These days my favourite carrier bags – for those occasions where you still need one – are the dark blue of Preston’s Action Records. In my teens a regular feature of weekend visits to my Preston grandparents, this shop always had stuff you couldn’t find anywhere else and delightfully it still does. A presence on Amazon Marketplace, where they were one of the first British independent record shops to spot this way of turning an advantage from changing purchasing habits, means people who have never even visited Preston are helping to keep the shop alive. There’s absolutely no practical need for them to pack your online order in said carrier bag before sticking it in the cardboard mailer, but they do. They’re proud of their shop and they know regular customers are too, even if some of us haven’t actually been in there for years.
On Saturday 16th April however there’ll be a queue all the way round the corner, just as there will be down Manchester’s Oldham Street outside Piccadilly Records, round the shopping centre that houses Jumbo Records in Leeds, and outside great record shops across the country. The third Saturday in April is International Record Store Day; as the name implies this started in the US (in 2007) but is now celebrated across the developed world with instore shows, exhibitions, tie-in gigs and a whole host of Holy Grails for record collectors and music fans young and old in the form of Record Store Day exclusive releases. These include limited and covetable seven-inch re-presses of well-worn classics; tracks by the hottest contemporary artists you’ll never see anywhere else; special editions of current singles and albums. They come in seven and ten and twelve inches, double packs, picture discs and the occasional CD. And no, you can’t order them online, you have to actually go to a shop like we used to back in the olden days, and it’s first come first served. The lists are published in advance – this year there will be literally hundreds of titles and something for everyone. The first taste of the new Arctic Monkeys material on seven inch with just 3000 copies across the UK and Ireland; a seven inch box set of three recent REM singles with exclusive B-sides (and there will be just 250 of these, UK only); previously unreleased versions of Queen songs from the early 70s; classic albums from The Doors to Flaming Lips reissued on high quality vinyl; Interpol remixed by hot names such as Salem and Banjo or Freakout; a heavyweight red vinyl pressing of The Clash’s “Magnificent Seven”; a Red Hot Chili Peppers and Ramones split single; a numbered picture disc release from artist-of-the-moment Jamie Woon or a 25th anniversary edition of The Smiths’ “The Queen Is Dead” on ten inch vinyl for the first time. It’s like being six years old and let loose in a toy shop where all the toys are made of sweets.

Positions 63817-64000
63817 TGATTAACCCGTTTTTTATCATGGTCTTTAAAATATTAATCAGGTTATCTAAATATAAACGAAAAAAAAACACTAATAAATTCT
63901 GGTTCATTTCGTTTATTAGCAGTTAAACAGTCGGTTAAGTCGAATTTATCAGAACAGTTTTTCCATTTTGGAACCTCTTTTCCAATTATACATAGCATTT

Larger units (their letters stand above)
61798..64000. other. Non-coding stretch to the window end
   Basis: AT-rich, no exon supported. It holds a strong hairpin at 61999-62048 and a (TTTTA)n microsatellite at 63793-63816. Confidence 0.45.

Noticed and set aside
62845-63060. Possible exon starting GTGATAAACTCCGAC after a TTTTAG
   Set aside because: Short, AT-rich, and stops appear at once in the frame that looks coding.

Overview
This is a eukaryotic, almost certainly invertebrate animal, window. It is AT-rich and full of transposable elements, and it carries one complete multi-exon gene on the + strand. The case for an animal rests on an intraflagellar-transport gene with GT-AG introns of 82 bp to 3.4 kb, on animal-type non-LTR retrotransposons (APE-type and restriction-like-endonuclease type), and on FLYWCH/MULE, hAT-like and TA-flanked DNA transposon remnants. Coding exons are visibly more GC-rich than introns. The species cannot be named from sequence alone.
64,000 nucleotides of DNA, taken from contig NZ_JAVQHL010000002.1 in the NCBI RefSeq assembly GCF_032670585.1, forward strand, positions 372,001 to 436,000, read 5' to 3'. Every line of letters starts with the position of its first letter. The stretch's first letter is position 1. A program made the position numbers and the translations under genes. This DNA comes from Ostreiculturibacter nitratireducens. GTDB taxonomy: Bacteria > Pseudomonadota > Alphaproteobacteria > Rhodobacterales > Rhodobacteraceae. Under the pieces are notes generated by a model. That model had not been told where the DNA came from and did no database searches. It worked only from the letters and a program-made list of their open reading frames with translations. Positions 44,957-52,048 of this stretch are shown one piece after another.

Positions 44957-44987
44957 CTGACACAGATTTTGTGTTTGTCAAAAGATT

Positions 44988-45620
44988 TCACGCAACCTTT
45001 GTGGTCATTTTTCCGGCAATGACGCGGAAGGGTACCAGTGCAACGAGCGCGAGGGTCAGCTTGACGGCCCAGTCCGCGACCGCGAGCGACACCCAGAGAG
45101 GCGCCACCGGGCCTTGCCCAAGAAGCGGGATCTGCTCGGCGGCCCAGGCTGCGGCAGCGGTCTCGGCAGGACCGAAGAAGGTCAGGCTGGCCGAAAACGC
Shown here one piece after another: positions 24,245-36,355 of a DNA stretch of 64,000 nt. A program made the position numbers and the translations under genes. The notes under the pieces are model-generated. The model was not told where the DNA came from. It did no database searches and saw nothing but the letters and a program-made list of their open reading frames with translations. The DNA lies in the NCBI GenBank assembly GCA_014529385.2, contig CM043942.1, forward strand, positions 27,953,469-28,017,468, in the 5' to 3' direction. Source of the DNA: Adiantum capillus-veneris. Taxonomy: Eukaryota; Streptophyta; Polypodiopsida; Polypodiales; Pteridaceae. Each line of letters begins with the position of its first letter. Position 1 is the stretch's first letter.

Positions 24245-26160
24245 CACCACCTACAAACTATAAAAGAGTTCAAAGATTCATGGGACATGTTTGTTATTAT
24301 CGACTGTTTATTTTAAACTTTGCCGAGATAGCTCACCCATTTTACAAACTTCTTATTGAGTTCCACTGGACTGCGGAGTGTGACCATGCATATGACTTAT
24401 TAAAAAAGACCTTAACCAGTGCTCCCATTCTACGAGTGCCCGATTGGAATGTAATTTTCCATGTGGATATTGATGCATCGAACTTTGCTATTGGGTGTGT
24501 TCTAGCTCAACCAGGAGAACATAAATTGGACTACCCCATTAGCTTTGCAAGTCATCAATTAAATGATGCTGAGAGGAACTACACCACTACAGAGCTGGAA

Don’t be thinking you can just roll up on an afternoon shopping trip if you want the gems, though. Last year arrival at Piccadilly Records half an hour before opening saw me stuck way back round Church Street in a queue whose youngest members never knew a time before you could download music off the internet and whose oldest remember when picture sleeves on seven inches first started appearing in Woolies. I still got the exclusive Spiritualized-remixed Fuck Buttons ten inch that had been top of my wish list alongside a picture disc compilation of up-and-coming Leeds artists and several more items offering that still-tantalising combination of Exclusive Tracks and Very Limited Edition. “What’s the queue for?” asked some passing teenage girls who – whilst you should never judge by appearances – looked rather more “Radio 1 Big Weekender” than “All Tomorrow’s Parties”; the explanation by the lad behind me (crossing his fingers for the super-limited Pet Shop Boys seven inch; by the time we got to the front I’d convinced him to buy Fuck Buttons as well if they had two left – they did and he did, hope he enjoyed it!) might as well have been in Finnish as we watched their brains process his words into a confused shrug. An elderly lady with a shopping trolley was rather more understanding: “we can buy records today that we can’t get anywhere else, special ones, and they’ve only a few of each” we told her and she smiled and said she hoped we all got what we wanted. Mind you, unlike the teenage girls she’d at least have actually had some concept of what a record was.
If any of this means anything to you, I’ll probably (if you live in Manchester, that is) see you in the queue. There will even be a special edition of “Last Shop Standing” on sale – maybe use it to justify to yourself or an uncomprehending partner or parent why you’ve just spent all that money on things you really don’t need. You’re doing your bit for a local independent business; it’s practically community service.
photo by Cath Aubergine